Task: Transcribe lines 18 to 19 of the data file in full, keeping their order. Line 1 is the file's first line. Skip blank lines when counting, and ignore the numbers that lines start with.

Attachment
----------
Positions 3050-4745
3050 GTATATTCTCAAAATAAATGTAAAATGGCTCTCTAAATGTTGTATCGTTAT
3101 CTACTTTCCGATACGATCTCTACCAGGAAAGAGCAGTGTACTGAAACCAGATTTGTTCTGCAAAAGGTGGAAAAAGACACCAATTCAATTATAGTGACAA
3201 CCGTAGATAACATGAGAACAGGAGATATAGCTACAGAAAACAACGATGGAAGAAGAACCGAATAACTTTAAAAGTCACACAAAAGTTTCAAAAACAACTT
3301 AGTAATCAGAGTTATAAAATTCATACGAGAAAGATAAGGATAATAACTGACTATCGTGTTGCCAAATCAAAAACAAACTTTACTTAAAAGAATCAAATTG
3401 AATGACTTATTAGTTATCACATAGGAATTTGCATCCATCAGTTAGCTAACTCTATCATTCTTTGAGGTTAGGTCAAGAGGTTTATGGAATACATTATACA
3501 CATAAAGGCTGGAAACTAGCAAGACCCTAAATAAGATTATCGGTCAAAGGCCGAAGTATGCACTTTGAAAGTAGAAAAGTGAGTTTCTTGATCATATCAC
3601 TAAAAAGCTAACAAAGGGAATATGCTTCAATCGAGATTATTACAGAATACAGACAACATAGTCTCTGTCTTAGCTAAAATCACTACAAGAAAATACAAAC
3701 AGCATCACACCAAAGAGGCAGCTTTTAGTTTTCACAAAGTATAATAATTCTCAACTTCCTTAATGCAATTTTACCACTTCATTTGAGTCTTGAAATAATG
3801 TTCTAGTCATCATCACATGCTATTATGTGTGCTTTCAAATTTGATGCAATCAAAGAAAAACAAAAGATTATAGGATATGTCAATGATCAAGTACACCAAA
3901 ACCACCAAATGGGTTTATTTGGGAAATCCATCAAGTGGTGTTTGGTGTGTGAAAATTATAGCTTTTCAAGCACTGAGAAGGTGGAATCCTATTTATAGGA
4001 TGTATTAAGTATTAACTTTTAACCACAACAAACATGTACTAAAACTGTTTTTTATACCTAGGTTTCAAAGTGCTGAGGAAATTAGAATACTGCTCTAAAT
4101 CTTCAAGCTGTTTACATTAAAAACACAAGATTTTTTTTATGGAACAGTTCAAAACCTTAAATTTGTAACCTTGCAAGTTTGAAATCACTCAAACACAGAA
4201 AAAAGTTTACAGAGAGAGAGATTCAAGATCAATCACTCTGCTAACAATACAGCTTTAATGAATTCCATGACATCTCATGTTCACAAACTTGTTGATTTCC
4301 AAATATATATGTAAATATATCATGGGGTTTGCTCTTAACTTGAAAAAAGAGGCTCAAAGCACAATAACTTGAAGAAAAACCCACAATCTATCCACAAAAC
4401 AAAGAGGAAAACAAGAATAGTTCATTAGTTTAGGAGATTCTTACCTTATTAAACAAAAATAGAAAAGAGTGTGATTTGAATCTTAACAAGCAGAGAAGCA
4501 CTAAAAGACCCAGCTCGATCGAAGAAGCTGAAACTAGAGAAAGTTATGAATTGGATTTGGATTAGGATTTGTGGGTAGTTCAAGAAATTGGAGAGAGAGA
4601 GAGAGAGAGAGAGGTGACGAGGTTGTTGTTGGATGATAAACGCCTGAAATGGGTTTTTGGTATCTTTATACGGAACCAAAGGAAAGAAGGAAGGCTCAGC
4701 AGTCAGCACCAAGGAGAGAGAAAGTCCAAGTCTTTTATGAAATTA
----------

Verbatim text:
4601 GAGAGAGAGAGAGGTGACGAGGTTGTTGTTGGATGATAAACGCCTGAAATGGGTTTTTGGTATCTTTATACGGAACCAAAGGAAAGAAGGAAGGCTCAGC
4701 AGTCAGCACCAAGGAGAGAGAAAGTCCAAGTCTTTTATGAAATTA